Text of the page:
by Charlotta Martinus: “All of my friends smoke a spliff every day and/or take medication, either to help them sleep, or to combat anxiety or depression or for ADHD…
Those drugs get shared around and sold, especially during exams.” – Niall, age 17
In an uncertain world, young people are turning to coping strategies that are available to them. The medications that are designed to support those with anxiety and depression are not licensed for use among those under 18 years old and even if they were we are not clear how these might affect young minds and bodies going forward. Moreover, 85% of psychosis in adolescence is as a direct result of illegal drug use.
In my own experience, young people have a very particular set of stressors, unlike any generation before them.
These involve most recently a set of political and economic uncertainties together with a bombardment of information on cell phones and tablets 24/7, which cause a level of anxiety unlike any before. Moreover, in the personal sphere, young people are constantly being exposed (physically and mentally), judged and “informed” on how to be cool, good looking, smart and popular. This is happening from toddlerhood onwards. This trend, according to sociologists, is set to continue at a rapid speed. (we are using social media at 10% of the rate to which it will be used in 10 years’ time). This has created an outward-looking, vigilant and anxious generation, who do not know how to switch off, with their mobile phones in their beds next to them.
Many young people have also been effected by trauma, which renders them almost helpless in the face of adversity, as they have a learned response of defensiveness and vigilance. We are seeing a rise in: chronic fatigue, rheumatoid arthritis, diabetes, obesity, ME, suicide and depression among young people across the world as a direct result of these social and personal changes and the lack of resilience which accompanies these changes.
Yoga offers a move in the opposite direction.
In yoga, we are continuously guided and invited to move inwards, on a journey that intelligently navigates our thoughts, emotions (including fear and anxiety) into a place of stillness. The magic and beauty of this practise is that it engages our body and uses this as an entry-point into stilling our minds and finally into the majestic silence of the soul.
The physical practise is designed specially to engage all muscles and then release them, in turn. It also accesses our inner organs, squeezing and releasing, to ensure proper digestion, excellent muscle toning and balancing of the glands in the body that organise and secrete hormonal activity. It stretches and releases collagen fibre in the body, to support quick healing from injury. It also works on raising the bone density, which is connected to positive mental health.
The breathing, in turn, is an excellent way to slow down the hectic mind and bring focus and clarity, allowing the heart rate to slow down, regulating high blood pressure also raising HRV (heart rate variability), which is connected to positive mental health.
Many of the practises in yoga (breathing and physical) also impact the vagus nerve, which is the initiator of the parasympathetic nervous system( relaxation response). In mental health hospitals across the world, vagal stimulation has been one of the most successful treatments for deep and long lasting depression. In yoga, we stimulate the vagus nerve through backward bends and certain breathing practises in a gentle and non-invasive manner, slowly raising health.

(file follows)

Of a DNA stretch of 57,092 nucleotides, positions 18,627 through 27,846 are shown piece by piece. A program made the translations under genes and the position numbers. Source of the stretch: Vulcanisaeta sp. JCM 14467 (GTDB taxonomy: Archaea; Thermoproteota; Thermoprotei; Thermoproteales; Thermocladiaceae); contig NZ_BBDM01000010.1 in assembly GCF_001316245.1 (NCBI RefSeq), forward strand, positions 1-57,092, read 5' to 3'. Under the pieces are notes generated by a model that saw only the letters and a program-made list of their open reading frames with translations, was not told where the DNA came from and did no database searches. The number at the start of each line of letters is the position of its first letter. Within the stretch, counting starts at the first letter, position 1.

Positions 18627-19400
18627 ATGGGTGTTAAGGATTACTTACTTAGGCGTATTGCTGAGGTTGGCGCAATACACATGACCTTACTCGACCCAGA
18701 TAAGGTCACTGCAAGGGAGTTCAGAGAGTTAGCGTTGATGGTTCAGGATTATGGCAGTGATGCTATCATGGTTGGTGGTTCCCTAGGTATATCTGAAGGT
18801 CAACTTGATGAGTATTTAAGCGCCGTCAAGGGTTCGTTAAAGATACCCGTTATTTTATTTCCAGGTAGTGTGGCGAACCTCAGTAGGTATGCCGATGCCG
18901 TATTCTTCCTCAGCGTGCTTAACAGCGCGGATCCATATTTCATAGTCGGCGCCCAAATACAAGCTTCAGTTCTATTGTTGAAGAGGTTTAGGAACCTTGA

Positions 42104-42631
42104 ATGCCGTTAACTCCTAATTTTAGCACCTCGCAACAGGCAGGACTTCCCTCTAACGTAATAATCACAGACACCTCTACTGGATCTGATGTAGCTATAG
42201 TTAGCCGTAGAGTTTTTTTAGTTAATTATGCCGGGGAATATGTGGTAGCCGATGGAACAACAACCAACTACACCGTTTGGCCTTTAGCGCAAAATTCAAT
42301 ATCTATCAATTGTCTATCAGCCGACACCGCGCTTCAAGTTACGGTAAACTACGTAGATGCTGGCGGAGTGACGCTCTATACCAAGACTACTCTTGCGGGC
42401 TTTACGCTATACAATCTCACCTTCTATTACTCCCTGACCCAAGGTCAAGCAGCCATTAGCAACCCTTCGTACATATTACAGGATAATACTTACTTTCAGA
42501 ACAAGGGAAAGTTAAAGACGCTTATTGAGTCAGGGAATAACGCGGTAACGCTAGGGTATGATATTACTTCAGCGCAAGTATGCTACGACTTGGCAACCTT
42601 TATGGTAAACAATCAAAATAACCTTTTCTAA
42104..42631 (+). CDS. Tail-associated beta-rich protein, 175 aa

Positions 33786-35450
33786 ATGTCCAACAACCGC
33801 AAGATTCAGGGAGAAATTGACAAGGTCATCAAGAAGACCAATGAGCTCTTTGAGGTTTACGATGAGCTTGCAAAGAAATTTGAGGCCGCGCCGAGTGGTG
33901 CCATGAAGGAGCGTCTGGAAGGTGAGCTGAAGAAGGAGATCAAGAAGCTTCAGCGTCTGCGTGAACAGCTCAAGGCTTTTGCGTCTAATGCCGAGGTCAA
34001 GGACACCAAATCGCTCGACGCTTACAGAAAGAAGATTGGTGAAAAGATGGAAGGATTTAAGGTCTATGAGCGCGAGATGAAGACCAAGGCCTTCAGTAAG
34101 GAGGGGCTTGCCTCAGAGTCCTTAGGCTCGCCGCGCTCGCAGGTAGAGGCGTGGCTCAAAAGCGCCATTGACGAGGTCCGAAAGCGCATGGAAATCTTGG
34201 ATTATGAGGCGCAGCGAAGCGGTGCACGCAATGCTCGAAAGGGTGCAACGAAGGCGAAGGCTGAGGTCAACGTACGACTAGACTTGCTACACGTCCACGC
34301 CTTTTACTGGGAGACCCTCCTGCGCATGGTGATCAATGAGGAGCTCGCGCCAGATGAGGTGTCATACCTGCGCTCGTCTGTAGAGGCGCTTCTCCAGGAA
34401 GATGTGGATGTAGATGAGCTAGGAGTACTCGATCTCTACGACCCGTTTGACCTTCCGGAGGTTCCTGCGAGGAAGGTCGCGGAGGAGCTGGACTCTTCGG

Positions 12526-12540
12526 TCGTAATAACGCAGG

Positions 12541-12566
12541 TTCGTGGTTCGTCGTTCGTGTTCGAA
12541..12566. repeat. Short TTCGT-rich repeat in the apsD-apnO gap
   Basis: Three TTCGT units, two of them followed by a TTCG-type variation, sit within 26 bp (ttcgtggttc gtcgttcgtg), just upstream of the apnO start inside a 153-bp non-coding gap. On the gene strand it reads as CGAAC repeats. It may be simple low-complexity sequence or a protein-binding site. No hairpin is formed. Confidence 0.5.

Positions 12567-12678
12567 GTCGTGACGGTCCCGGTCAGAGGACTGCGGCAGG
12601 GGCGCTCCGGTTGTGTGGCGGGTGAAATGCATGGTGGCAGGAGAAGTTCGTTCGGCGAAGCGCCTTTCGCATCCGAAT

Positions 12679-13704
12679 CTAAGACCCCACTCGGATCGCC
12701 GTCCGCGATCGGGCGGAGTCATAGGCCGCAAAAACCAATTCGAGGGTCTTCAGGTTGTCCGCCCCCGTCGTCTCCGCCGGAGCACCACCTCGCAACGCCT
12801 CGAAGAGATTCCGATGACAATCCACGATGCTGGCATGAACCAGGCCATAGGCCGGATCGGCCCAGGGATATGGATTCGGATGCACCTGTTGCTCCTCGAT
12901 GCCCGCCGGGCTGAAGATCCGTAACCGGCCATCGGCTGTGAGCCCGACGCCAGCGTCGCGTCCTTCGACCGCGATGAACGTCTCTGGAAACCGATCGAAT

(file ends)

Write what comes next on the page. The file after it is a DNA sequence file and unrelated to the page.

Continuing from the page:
Moreover, the practise is often done in a small group where the leader has been trained to create a “safe space” where emotions can be shared or felt openly without judgment. This creates community and social cohesion. Reported benefits have been a sense of release, connection and joy.
Yoga has also been attractive to schools and youth organisations, wishing to look at conflict resolution. The way this works, is simple. When we teach practises to manage our own emotions and we manage to embody and model these practises as teachers and adults, we become emotionally literate and able to meet tricky situations with balance and harmony within ourselves, dampening and managing anyone else’s anger simply with our own techniques for self-efficacy.
Scientifically we can point to a number of interesting studies, namely Dr Chris Streeter’s paper on the apparent increase of GABA (Anti-anxiety receptors) and yoga, 2007. There is also Dr Shirley Telles’ work on the impact of yoga on adolescents (2013) where she took a medical model of research and measured the impact of yoga vs PE on a group of young people, found that the yoga had more all-round benefits on stress levels. And there’s Peter Morgan’s qualitative research (2014) on a young group of yogis, showing increased social cohesion and pain management among 10 other results.
Yoga is a science of wellbeing. It is designed to take the student from a place of lethargy and disengagement to a place of optimal wellbeing through 8 steps:
- Ethics/ civic attunement
- Mindset/positive thinking
- Breathing practise
- Inward reflection
- Balanced and sustained joy
This system was designed around 7000 years ago and has always been important as a guide to optimal wellness ever since.